Infotainment

Incredible 2,300-year-old Roman coin

Incredible 2,300-year-old Roman coin
June 9 (Agencies) | Publish Date: 6/9/2019 12:29:23 PM IST

 A stunning gold coin emblazoned with the face of Roman Emperor Allectus - the first Brexiteer who took Britain out of the Roman Empire - has sold for a staggering £550,000. The incredibly rare coin was found by an unnamed treasure hunter as he searched a newly-ploughed field next to an old Roman road near Dover, Kent. It was purchased by an enthusiast, also unnamed, and is worth far more now than it was when it was minted 1,700 years ago. 

Known as an Aureus, the 24 carat gold coin has just one matching example in the world which is in the British Museum and is thought to have been worth 25 pure silver dinarii. The coin depicts a noble-looking Allectus on one face and on the flip side has two captives kneeling at the feet of Apollo.  When it was found in April this year, experts expected it to sell at auction for £100,000 ($130,000), a fraction of what it sold for today. The 30-year-old finder initially thought the coin was fake due to its condition until it weighed in at a hefty 4.31 grams - confirming its provenance. It dates back to 293AD and the reign of Emperor Allectus - the first Brexiteer who took Britain out of the Roman Empire. The coin, the first Allectus example to be discovered in 50 years, is roughly the size of a one penny piece.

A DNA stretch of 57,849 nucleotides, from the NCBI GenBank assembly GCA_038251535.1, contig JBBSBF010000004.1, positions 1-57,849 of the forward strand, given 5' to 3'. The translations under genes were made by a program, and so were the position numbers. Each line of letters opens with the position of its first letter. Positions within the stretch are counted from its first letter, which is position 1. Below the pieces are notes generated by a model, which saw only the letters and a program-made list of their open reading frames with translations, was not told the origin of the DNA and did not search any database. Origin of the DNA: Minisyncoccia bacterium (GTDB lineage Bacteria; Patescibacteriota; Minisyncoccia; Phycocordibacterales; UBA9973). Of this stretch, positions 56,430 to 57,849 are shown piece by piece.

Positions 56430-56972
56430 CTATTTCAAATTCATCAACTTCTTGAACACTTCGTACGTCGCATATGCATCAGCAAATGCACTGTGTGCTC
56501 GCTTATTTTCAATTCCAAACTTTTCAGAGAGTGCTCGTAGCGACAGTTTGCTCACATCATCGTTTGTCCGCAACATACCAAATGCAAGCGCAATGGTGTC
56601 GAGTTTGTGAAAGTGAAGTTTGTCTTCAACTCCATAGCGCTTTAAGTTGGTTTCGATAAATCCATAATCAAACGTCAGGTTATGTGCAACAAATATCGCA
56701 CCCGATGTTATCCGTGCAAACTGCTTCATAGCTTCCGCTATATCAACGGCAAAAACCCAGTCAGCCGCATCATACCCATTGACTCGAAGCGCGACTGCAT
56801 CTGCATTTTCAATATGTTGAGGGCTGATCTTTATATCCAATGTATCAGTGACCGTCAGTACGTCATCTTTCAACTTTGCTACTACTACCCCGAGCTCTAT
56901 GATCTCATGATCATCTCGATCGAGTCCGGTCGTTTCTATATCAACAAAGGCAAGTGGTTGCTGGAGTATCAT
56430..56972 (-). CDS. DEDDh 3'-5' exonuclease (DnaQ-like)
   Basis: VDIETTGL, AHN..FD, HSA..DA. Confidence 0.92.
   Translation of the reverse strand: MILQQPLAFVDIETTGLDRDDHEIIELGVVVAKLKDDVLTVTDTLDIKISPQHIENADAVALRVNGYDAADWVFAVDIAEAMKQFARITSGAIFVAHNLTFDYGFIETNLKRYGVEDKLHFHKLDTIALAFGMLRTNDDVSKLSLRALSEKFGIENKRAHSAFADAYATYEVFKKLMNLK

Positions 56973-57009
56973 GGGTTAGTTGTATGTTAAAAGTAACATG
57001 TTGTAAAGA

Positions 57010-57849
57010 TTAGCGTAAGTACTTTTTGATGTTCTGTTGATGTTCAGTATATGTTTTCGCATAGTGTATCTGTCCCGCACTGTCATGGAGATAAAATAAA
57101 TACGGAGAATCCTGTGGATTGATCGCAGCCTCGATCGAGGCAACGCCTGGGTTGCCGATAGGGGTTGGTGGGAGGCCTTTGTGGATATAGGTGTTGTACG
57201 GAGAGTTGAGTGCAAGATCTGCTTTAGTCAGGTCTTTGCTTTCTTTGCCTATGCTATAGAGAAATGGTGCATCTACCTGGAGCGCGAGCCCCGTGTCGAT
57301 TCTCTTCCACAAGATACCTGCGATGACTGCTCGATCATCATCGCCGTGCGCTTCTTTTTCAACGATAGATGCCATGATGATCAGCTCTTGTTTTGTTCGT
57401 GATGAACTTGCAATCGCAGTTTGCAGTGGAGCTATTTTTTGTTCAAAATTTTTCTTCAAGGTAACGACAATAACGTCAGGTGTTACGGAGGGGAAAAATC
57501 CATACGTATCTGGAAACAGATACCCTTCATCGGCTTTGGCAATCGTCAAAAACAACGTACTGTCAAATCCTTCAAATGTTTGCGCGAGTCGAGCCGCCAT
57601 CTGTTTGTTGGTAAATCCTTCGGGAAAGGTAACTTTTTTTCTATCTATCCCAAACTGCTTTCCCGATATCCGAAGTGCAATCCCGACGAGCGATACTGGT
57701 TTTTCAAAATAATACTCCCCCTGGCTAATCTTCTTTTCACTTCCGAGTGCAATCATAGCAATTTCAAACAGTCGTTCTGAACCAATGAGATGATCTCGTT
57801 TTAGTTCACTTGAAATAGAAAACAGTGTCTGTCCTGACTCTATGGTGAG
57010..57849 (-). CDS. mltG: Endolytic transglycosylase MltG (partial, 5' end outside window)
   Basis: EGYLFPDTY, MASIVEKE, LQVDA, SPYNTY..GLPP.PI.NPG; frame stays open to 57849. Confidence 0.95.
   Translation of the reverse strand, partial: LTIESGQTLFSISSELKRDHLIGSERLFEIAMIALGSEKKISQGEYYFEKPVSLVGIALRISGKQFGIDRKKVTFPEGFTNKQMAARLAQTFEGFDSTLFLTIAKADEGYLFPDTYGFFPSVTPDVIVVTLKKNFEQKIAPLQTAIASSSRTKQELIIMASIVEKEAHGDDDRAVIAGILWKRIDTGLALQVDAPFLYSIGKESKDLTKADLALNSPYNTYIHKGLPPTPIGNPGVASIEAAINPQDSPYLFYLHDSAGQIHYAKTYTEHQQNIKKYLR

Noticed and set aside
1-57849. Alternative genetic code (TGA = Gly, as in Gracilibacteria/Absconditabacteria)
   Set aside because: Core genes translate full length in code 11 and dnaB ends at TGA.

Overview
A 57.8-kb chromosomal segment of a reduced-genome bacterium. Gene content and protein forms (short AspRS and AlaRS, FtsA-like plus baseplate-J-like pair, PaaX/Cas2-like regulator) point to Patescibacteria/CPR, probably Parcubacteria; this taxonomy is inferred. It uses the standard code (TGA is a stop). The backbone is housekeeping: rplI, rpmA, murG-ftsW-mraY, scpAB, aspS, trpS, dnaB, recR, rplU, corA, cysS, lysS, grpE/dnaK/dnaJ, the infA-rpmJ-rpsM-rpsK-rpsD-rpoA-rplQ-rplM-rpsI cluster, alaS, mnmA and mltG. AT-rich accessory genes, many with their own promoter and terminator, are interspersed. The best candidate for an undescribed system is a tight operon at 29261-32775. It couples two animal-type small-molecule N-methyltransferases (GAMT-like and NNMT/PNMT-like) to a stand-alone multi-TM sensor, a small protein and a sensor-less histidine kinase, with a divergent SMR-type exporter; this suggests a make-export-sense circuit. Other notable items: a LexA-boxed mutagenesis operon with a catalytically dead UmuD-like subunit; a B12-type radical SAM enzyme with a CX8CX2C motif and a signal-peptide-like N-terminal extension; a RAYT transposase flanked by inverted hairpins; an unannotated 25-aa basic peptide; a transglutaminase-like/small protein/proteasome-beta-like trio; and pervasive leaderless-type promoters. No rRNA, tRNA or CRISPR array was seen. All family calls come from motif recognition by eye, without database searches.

Allectus ruled in Britain and northern Gaul from 293 to 296AD. He is best known for his attempts to lead a rebel empire, effectively annexing Britain from Rome. He has been dubbed by many as a ‘Brexiteer of his day’ and was assassinated in battle in 296AD. He is best known for his to attempts to lead a rebel empire, effectively annexing Britain from Rome.

He has been dubbed by many as a ‘Brexiteer of his day’ and was assassinated in battle in 296AD. Nigel Mills, of a coin consultant from Dix Noonan Webb, said: “This is an amazing find and is one of the finest condition coins out there”.

It can be sold as under the existing Treasure Act single gold coins do not count as treasure and as such the coroner does not have to be notified. The are controversial plans to revise the current legislation that include redefining single gold coins as treasure upon their discovery. 

(Joe Pinkstone for mailonline)

 

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